Publication Date

Fall 2023

Degree Type


Degree Name

Master of Science (MS)




Ryan Portner; Ellen Metzger; Jonathan Miller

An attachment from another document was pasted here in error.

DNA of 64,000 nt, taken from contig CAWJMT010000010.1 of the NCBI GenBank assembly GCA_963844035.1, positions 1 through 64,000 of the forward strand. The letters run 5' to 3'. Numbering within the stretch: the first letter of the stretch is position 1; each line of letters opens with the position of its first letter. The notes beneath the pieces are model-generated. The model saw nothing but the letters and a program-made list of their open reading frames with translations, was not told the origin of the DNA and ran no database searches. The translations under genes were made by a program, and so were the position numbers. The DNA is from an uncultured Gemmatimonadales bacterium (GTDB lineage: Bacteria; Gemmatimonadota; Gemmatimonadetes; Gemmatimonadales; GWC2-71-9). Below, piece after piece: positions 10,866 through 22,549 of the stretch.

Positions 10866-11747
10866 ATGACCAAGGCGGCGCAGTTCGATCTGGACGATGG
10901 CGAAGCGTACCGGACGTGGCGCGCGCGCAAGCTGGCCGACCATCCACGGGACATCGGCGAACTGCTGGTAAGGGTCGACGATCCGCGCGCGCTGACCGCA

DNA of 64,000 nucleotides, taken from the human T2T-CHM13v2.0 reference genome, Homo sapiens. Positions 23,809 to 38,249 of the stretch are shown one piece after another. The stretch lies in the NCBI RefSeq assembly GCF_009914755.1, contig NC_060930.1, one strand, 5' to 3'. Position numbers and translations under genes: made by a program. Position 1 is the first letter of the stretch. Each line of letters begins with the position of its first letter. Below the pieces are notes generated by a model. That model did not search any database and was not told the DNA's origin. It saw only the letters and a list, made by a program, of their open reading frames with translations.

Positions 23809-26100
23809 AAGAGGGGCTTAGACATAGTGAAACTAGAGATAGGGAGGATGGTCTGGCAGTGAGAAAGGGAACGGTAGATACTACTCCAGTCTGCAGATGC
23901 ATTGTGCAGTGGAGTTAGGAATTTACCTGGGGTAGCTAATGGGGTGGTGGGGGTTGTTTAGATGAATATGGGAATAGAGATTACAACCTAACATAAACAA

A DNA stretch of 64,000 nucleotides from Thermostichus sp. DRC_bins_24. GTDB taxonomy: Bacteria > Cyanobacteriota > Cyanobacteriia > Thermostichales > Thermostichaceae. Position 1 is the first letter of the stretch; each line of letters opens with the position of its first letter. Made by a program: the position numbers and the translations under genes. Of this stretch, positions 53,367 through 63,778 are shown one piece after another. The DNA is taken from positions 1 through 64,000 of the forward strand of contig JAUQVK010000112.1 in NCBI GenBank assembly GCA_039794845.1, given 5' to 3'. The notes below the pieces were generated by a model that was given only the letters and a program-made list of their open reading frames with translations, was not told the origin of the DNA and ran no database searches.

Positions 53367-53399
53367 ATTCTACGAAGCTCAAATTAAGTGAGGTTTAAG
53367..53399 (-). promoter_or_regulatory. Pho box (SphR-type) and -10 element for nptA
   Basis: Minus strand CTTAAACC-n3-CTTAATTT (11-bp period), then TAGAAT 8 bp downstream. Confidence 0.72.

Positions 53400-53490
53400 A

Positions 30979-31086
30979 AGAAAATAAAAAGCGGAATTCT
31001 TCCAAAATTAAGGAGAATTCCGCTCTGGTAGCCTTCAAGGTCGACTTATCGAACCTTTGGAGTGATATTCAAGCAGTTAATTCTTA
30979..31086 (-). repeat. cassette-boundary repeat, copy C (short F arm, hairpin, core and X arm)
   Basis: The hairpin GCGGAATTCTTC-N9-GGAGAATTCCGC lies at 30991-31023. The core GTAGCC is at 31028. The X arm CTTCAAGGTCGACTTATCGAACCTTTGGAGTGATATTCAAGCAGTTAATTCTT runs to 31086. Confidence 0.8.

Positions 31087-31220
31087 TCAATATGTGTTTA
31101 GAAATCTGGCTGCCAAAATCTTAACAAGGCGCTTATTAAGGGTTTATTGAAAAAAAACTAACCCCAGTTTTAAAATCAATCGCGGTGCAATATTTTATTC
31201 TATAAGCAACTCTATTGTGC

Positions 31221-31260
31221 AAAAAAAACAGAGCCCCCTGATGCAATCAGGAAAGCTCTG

This study contributes to understanding magmatic processes and the plumbing system of submarine volcanoes before, during, and after caldera formation with the use of melt inclusions (MIs). Major, trace and volatile geochemistry from both olivine and plagioclase-hosted MIs taken from volcaniclastic deposits around Axial Seamount reveal information about the storage conditions, ascent rates and eruption styles of magmas. Magma crystallizes in the subsurface, capturing MIs, and ascends where some host glasses may interact with seawater during eruption. Oversaturation in volatiles and low vesicularity show quick ascent rates. By analyzing chemical data within a pre-existing stratigraphic context this study can assess said pre- and syn-eruption processes before, during and after caldera formation. Sampling below, within and above a key marker bed of hydrothermal muddy tuff (HMT) provides a framework to interpret changing MI entrapment depths associated with an evolving magma chamber during caldera formation. Data show that (i) melt was stored in a magma chamber with a minimum depth up to 2 km below the sea floor (bsf) before caldera formation, (ii) the magma chamber emptied during caldera formation and the shallowest melt was then stored at 3.3 km bsf, and (iii) the magma chamber refilled after caldera formation where melt was once again stored at shallower depths up to 2.8 km bsf. This sequence provides a type example of MOR magma chamber evolution during caldera formation.

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